Stetton refused, and the man went behind the counter to grab a new chain himself.

Stetton confronted him, employing some of the Krav Maga he learned while serving in the Israeli Army decades ago.

The incident was captured on surveillance video.

He said he had no choice but to protect his business.

“I didn’t expect I would have to use it one day,” the Sun-Sentinel quoted him saying. “But, what are you going to do?”

Stetton’s wife joined the fray, swinging a yardstick at the culprit.

The man, looking dazed, grabbed his broken chain and left the store.

Police are looking for the suspect.

Read more at the Sun-Sentinel

Continue Reading

Headlines

Jeff Unger, President of Alisa Unger Designs and Long-Time INSTORE Contributor, Dies at Age 57

He fought cancer for 10 years and inspired many with his resilience and positive attitude.

mm

Published

on

Jeff Unger

Jeff Unger, president and co-owner of B & N Jewelry (d.b.a. Alisa Unger Designs) with his wife Alisa, passed away due to complications caused by renal carcinoma cancer on February 7, 2019 at the age of 57.

Jeff was an avid golfer, and when he was diagnosed with cancer, he became the coach for a local high school golf team at Weber High. He spent the last 10 years of his life teaching the game he loved to kids and adults with disabilities via the Adaptive Golf program and the MDE School. He loved his wife, Alisa, dearly and was married just shy of 33 years. Together they had two children, Brandi and Jason. As a family, they loved to travel, try new restaurants, spend time together, and most importantly, laughed together.

Jeff served as treasurer for the Southern Jewelry Travelers Association (SJTA), which produces the Atlanta Jewelry Show. He was also one of the founders of the Prime Jewelry Group.

Throughout his life, Jeff gave back to his community and to causes close to his heart. After losing a sister and sister-in-law to breast cancer, Jeff and Alisa started the foundation, Me & My Two Friends, which still runs today, donating money to breast cancer research.

Jeff fought cancer for 10 years, but not without a smile on his face. His outstanding resilience and unquenchable thirst for life were deeply inspirational to all that knew him.

Here at INSTORE, we knew Jeff as a shrewd person of business and in life, and as a friendly face we could always count on seeing at industry trade shows. Jeff contributed many columns over the years to INSTORE, writing from a supplier’s perspective and calling on both retailers and suppliers to improve communication and their working relationships. He authored a monthly e-newsletter called “The Mind Massage,” in which he would write on various business-related topics, often relating his advice back to the game of golf and almost always encouraging his readers to smile more and to connect with their fellow humans. We will miss him.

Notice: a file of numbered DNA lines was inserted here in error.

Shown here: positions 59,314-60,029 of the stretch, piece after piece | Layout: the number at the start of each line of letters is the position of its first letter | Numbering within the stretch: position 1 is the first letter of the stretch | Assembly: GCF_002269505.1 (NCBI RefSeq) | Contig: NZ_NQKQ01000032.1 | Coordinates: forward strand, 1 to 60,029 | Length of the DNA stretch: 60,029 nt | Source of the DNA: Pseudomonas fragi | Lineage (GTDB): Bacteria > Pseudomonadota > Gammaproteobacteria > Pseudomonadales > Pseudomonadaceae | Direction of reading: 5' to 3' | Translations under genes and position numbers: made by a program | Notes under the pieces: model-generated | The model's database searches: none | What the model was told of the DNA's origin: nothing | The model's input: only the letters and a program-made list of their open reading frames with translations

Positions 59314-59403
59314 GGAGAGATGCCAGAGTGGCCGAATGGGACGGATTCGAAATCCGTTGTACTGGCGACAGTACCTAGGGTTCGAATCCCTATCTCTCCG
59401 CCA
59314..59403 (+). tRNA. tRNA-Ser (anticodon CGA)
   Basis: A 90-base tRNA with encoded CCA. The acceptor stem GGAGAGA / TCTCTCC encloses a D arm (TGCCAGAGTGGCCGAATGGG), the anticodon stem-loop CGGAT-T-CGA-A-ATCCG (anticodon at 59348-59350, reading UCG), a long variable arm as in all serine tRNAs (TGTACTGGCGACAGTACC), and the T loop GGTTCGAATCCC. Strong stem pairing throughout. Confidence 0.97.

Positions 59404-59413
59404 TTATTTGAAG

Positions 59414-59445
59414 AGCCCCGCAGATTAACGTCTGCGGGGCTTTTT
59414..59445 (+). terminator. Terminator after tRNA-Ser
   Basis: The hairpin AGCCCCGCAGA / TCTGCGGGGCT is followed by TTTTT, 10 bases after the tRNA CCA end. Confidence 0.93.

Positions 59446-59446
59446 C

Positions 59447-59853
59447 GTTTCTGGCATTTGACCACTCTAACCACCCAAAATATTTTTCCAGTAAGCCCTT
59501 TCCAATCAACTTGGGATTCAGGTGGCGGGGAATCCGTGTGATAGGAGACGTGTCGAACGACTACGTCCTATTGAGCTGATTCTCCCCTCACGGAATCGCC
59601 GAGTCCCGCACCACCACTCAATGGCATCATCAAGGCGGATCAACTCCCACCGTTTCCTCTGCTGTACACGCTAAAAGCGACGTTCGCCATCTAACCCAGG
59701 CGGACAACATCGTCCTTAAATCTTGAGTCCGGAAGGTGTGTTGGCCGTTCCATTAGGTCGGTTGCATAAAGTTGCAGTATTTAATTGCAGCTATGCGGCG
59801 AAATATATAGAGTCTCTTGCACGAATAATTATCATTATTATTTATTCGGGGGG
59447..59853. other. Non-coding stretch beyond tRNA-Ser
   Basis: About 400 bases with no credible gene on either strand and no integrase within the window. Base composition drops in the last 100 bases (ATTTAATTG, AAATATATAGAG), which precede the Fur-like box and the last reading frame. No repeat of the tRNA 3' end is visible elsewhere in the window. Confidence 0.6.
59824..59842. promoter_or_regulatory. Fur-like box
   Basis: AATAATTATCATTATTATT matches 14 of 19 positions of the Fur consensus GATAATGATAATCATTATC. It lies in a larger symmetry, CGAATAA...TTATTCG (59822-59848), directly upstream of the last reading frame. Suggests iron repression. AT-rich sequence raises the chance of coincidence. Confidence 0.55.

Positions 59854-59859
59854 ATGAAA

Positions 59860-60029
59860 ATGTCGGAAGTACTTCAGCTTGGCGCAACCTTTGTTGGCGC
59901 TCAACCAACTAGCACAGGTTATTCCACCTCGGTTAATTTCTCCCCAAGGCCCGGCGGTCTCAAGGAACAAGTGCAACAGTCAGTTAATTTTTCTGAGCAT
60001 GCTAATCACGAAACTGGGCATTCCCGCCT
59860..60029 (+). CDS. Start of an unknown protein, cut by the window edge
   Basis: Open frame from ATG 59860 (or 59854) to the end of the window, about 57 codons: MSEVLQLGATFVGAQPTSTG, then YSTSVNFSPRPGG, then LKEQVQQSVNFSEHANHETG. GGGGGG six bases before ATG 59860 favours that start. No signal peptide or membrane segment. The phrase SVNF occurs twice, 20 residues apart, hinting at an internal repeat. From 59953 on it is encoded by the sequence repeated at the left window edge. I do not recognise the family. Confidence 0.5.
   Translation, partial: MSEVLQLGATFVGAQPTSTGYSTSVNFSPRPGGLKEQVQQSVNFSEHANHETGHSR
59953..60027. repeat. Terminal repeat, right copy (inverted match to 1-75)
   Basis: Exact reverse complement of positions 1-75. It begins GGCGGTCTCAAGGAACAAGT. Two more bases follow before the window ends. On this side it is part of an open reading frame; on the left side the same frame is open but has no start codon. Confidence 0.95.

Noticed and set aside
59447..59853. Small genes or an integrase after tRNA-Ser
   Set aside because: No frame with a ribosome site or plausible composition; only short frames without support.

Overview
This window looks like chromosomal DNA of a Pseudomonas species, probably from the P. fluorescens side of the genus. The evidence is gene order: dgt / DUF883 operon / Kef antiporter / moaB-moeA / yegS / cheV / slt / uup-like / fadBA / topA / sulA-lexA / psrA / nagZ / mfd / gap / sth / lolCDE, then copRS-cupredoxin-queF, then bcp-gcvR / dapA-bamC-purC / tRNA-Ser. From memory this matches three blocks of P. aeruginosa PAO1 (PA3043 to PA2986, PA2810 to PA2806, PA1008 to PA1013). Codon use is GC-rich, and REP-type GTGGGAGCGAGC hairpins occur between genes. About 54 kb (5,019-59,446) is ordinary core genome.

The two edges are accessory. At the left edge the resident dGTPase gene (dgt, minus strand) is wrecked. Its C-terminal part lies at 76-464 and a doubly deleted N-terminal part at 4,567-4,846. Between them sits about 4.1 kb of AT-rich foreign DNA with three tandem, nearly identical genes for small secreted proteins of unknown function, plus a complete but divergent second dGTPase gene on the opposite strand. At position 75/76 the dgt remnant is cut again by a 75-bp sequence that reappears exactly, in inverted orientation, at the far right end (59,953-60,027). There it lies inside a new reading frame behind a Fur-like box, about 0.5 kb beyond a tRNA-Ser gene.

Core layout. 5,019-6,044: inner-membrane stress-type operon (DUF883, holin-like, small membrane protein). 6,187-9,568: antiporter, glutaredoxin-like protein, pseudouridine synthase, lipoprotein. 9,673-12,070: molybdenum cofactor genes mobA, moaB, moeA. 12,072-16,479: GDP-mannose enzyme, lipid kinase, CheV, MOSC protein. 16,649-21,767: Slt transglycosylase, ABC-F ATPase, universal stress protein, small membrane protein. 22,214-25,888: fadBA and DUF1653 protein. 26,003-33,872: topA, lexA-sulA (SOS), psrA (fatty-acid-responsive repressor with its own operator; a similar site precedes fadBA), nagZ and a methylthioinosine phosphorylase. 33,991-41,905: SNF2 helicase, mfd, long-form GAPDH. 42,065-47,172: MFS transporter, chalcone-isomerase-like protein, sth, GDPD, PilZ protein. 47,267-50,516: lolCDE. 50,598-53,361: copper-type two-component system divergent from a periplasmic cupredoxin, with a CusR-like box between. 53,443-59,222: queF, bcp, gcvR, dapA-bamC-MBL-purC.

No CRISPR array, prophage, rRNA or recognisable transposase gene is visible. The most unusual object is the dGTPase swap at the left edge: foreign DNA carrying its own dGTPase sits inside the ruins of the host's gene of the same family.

Read one of our favorite Jeff Unger columns, “Just Say Hello,” here.

And read more of Jeff’s writing for INSTORE here.

In lieu of flowers, donations can be made to the following organizations:

Continue Reading

Headlines

Newspaper Tracks Down Billionaire Jeweler Suspected in $2B Fraud

Nirav Modi has been staying in a high-dollar London apartment.

mm

Published

on

British newspaper The Telegraph tracked down Nirav Modi, the billionaire jeweler who’s suspected in a $2 billion fraud case in India, in London.

He’s been staying in a high-dollar apartment in London’s West End, according to the newspaper.

Podcast: A One of a Kind Family Heirloom is ‘Vaporized’ … and a Jeweler Goes Above and Beyond to Replace It
Over the Counter

Podcast: A One of a Kind Family Heirloom is ‘Vaporized’ … and a Jeweler Goes Above and Beyond to Replace It

Podcast: Using Social Media to Win Customers and Lower Your Intimidation Factor
JimmyCast

Podcast: Using Social Media to Win Customers and Lower Your Intimidation Factor

Podcast: Michael O’Connor, Jewelry’s Perfect Spokesman, Visits ‘The Barb Wire’
The Barb Wire

Podcast: Michael O’Connor, Jewelry’s Perfect Spokesman, Visits ‘The Barb Wire’

Last year, The New York Times described Modi as being “on the run” and noted that figuring out his location had become something of a “national pastime” in India.

He’s remained at-large despite Interpol’s issuance of a reed notice for his arrest in July, The Telegraph reports.

The newspaper, which has described Modi as “India’s most wanted man,” posted a video of the jeweler on Twitter, with Modi replying “sorry, no comment” to a reporter’s questions.

The New York Times reports that India is waiting for a reply from Britain regarding an extradition request. The Telegraph later reported that that the UK had agreed to the extradition.

Advertisement

Modi is at the center of a fraud case involving Punjab National Bank, where employees are “suspected to have steered fraudulent loans” to Modi’s businesses, Reuters has reported.

Modi is apparently involved in a new new diamond business in the UK, according to The Telegraph.

Continue Reading

Advertisement

Advertisement

Advertisement

Subscribe


BULLETINS

INSTORE helps you become a better jeweler
with the biggest daily news headlines and useful tips.
(Mailed 5x per week.)

Latest Classifieds

Most Popular